New guidance released by the National Institute of Clinical Excellence (NICE) recommends increased testing of HIV in key risk groups. The guidance aims to increase the uptake of HIV testing to reduce undiagnosed infection and prevent transmission among African communities and gay men.
Figures from the Health Protection Agency (HPA) also released today show that new diagnoses among people infected with HIV in the UK have almost doubled in the past decade (from 1,950 in 2001 to 3,780 in 2010). Gay or bisexual men remain the group most at risk of becoming infected with HIV and new diagnoses in this group alone have increased by 70 per cent in the past 10 years (rising from 1,810 in 2001 to 3,080 in 2010).
Deborah Jack, Chief Executive of NAT (National AIDS Trust), comments:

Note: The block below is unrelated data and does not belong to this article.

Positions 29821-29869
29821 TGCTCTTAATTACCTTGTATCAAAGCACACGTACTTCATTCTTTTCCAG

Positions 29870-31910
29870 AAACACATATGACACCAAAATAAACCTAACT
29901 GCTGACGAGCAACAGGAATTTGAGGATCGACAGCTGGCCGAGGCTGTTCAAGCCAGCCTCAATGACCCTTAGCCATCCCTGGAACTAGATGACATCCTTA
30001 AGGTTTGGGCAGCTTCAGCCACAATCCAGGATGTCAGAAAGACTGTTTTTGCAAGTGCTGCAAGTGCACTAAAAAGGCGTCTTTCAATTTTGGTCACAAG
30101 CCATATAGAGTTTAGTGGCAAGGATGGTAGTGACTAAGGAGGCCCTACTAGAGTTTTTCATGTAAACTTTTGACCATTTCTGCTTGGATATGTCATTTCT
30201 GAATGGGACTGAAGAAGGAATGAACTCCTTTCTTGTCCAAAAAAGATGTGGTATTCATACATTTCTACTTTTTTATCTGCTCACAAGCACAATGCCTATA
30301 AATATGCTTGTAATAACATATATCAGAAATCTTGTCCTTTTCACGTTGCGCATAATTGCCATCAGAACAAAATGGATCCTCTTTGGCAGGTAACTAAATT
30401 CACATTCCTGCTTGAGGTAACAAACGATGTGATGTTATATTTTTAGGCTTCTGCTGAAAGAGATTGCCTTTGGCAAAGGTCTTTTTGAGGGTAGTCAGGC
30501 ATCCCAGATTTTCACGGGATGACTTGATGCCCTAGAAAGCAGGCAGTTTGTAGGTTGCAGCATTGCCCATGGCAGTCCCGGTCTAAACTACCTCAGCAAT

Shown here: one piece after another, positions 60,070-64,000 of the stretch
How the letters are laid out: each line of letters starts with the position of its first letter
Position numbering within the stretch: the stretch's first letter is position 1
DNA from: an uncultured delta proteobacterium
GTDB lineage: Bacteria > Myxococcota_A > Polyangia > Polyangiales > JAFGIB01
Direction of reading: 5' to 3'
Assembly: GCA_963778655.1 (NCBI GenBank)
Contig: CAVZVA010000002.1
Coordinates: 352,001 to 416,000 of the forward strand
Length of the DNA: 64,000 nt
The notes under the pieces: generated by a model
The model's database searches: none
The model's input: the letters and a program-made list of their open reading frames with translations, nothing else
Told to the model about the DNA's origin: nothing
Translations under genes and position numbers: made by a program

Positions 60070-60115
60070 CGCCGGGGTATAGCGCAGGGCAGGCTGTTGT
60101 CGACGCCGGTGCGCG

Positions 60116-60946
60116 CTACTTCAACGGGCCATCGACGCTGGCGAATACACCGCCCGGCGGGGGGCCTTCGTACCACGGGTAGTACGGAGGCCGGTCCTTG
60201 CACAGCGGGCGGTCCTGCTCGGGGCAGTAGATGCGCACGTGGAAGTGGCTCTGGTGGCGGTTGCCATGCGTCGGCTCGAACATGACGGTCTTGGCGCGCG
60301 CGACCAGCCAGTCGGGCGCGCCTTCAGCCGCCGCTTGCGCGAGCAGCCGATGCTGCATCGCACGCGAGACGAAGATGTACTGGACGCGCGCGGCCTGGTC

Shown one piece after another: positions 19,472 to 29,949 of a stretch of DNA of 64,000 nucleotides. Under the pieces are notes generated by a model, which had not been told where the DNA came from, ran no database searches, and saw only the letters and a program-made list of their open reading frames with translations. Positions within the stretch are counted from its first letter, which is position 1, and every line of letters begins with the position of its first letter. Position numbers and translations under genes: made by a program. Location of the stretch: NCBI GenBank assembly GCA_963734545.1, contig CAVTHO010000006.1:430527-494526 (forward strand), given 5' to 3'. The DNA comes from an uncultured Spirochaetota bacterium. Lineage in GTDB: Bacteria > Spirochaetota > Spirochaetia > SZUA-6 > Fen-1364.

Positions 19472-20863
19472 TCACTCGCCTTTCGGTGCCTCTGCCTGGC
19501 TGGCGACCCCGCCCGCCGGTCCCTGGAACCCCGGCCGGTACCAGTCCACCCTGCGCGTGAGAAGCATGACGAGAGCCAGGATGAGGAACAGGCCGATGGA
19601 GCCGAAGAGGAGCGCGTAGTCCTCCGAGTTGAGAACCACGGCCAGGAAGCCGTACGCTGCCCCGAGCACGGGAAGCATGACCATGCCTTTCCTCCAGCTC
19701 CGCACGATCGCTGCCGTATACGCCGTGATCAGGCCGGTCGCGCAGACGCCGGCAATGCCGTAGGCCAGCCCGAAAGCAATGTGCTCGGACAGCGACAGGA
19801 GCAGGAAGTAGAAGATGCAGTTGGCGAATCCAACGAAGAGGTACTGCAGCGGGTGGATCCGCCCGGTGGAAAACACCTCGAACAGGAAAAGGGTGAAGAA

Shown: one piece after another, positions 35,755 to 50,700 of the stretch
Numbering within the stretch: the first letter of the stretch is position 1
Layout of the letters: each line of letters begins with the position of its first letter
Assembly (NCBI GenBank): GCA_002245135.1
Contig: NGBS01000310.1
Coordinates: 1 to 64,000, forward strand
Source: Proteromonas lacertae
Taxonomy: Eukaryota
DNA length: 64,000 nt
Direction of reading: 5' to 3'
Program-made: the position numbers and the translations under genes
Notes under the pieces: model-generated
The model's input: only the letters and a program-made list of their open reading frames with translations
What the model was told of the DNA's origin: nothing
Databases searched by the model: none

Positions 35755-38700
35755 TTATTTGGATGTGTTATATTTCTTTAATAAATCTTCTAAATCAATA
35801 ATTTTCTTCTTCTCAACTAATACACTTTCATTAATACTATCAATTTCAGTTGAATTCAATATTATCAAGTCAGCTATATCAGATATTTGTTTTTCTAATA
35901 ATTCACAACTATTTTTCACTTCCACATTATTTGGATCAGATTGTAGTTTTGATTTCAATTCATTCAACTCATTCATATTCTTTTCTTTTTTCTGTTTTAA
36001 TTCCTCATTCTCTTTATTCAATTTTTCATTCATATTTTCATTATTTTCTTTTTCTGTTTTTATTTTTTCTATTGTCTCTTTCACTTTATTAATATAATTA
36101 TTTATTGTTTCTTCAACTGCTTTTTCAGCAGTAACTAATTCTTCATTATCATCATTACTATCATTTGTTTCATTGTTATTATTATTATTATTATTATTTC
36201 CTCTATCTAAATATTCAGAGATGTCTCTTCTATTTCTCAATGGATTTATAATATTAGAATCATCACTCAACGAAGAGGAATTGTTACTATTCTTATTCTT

‘NAT welcomes the new NICE guidance on increasing testing among African communities and gay men. Not only is the number of people being diagnosed with HIV still too high, late diagnosis is an extremely important problem as it means a person is likely to have had HIV for a number of years – with a high risk of transmission to sexual partners – and it can also reduce the effectiveness of treatment.
‘It is crucial that HIV testing becomes ‘normalised’ in our society, not just among gay men and African communities, but also amongst health professionals. Many people with HIV attend NHS services for years without being offered an HIV test and this neglect needs to be addressed and stopped.
‘The importance of HIV testing should now be reflected in Government plans as they reorganise the NHS and public health. In particular, it is essential that HIV late diagnosis remain a key outcome indicator to assess progress in public health at the local level. It is also vital that the extensive reorganisation of the NHS does not undermine recent momentum in HIV testing.
‘Public Health England must ensure that the vision for HIV testing amongst gay men and African communities set out in the NICE Guidance is consistently implemented across the whole of the NHS and public health system.’